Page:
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Survived the old jelly
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ret    Posted 07-06-2003 at 17:47:48       [Reply]  [No Email]
I am still here, but take a minute and think of where some things we like come from. Today in some parts of the world they milk a cow, skim off the curds and put a dirty bacteria in it.Then wrap it up with god knows what and stick it in a damp musty cave. Five years later,we have expensive aged cheese. Or pick some grapes, stomp on them with dirty feet, put the juice in an old barrel that you wouldn't want to see the inside of and then put it in a bottle and if you can afford it, maybe you will buy a wine made in 1846 or so. Incidently, it may cost a few thousand dollars. So eating a carefully made jar of jelly is not such a gamble after all.

bob ny    Posted 07-07-2003 at 04:35:09       [Reply]  [No Email]
how many people throw out cheese thats moldy my wife is one that does if she gets to it before me

Salmoneye    Posted 07-07-2003 at 05:09:44       [Reply]  [No Email]
First thing I do with a pound of extra sharp is leave it open under my least a few weeks...Once it gets a new skin, I can eat it...

The junk they sell these days is not aged anywhere near long enough...

Cindi    Posted 07-07-2003 at 10:13:42       [Reply]  [No Email]
Salmoneye....that's too cool. I didn't ever think of doing that.

Lenore    Posted 07-07-2003 at 07:26:35       [Reply]  [No Email]
So it is Ok to eat it?
I have considered it:
I even cut the moldy part off and used the rest a couple of times.
It did not kill me,
it did have a stronger taste.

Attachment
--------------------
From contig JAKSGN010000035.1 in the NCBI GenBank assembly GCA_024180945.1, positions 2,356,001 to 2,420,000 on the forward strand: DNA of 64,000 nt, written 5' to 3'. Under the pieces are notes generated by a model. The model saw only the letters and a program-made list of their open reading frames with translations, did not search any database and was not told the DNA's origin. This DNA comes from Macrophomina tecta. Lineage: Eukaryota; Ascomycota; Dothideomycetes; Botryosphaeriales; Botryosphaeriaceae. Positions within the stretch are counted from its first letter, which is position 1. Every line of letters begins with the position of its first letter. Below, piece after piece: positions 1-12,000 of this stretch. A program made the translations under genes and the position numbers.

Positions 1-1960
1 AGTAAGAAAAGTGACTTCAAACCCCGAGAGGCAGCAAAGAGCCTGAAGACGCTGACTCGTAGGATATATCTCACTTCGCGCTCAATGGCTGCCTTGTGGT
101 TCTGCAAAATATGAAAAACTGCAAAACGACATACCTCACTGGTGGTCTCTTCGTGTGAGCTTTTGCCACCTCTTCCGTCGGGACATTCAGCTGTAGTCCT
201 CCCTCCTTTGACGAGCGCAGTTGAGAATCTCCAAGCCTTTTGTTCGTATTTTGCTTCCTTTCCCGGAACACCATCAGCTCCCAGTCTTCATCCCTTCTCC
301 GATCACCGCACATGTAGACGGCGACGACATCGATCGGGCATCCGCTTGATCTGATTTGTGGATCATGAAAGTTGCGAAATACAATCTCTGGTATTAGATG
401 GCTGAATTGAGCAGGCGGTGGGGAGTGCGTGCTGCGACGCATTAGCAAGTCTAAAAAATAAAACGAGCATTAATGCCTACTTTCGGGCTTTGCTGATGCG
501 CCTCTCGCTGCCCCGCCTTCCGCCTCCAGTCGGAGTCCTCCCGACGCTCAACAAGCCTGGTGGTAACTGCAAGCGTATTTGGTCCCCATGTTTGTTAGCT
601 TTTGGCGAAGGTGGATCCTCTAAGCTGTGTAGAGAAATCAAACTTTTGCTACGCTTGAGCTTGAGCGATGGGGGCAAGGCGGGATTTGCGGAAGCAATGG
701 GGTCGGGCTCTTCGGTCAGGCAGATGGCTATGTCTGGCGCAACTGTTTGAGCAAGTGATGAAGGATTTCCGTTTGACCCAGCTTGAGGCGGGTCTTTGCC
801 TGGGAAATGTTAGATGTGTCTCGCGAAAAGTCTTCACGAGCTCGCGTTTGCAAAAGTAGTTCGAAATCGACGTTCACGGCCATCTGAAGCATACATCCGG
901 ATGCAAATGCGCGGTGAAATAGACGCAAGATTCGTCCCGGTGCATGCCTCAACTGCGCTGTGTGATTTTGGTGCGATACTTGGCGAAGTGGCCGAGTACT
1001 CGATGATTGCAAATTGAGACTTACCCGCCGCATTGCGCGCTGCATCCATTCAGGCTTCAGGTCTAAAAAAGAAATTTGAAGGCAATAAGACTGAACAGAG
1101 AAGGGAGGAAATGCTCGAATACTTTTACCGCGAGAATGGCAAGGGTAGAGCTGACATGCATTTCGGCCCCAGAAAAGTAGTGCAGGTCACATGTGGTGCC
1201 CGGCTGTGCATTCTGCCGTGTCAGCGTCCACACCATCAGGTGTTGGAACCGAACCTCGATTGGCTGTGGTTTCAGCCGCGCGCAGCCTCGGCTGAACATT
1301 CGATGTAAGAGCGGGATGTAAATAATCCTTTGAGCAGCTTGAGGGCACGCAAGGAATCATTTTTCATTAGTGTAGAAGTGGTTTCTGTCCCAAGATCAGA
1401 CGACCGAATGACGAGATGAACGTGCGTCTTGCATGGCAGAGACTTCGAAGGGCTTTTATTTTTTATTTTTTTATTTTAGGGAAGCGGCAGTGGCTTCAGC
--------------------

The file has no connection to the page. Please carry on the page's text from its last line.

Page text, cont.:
Salmoneye    Posted 07-07-2003 at 08:51:09       [Reply]  [No Email]
That is how cheddar (and most other cheese) is made...The cheese is put in a mould (not 'mold') and let cool...It is then unmoulded, and aged in a cool, dark place open to the air or wrapped in cheese-cloth...It will form a dried out (and sometimes 'moldy') skin...The skin is then cut off after aging and it is packaged...This only applies to 'real' cheese, not stuff like 'Processed Cheese Food' like Kraft Singles or Velveeta, etc...

When I was a kid, you could buy a whole 'wheel' of aged cheddar or you could buy however much you wanted from a wheel that was kept under glass on the counter in the store...No refrigeration, and if it started to 'mold' the grocer just cut that part off before weighing your pound or whatever...

There is a high price cheddar here in Vermont made by Shelburne Farms...Aged 2 years and all Brown Swiss milk...Almost (but not quite) as good as the 'Store Cheese' of my youth...Still sold at the Shelburne Supermarket under glass on the counter, but the danged platter it sits on has a refrigerator coil built into it, so it is not aging any farther...Till I get it home and hide it under the desk that is...


ret    Posted 07-07-2003 at 11:19:27       [Reply]  [No Email]
that Vermont cheddar is the closest cheese around to the good old fashioned wheel. Had a store in the 50s that kept a wheel on the counter, in the summer the oil would run out of it. Good cheddar has to be at least two years old to be what I call aged. Was in Oregon 20 years ago and found a small cheese making shop. They had five year old cheddar. Needless to say, we didn't need any dinner that night, we sat around eating cheese, crackers and drinking cold beer. Wonderful memory

Salmoneye    Posted 07-07-2003 at 01:56:00       [Reply]  [No Email]
I'm with you...

And I'm sorry I missed the jam...

DeadCarp    Posted 07-06-2003 at 20:20:43       [Reply]  [No Email]
This morning when i was making my toast, Angie said we threw the jam out, it was moldy. I was just about to grumble when i thought of you and your predicament. Good thing it was mostly gone :)

Clod    Posted 07-06-2003 at 20:59:45       [Reply]  [No Email]
We cant be real sure untill you get a cat scann..Are you able to swish both eyes back and forth?Ask you wife to bang your knee with a rubber hammer to see if you are still kicking.That was bold of you but you should made a statement to the younger crowd such as..Dont try this at home!

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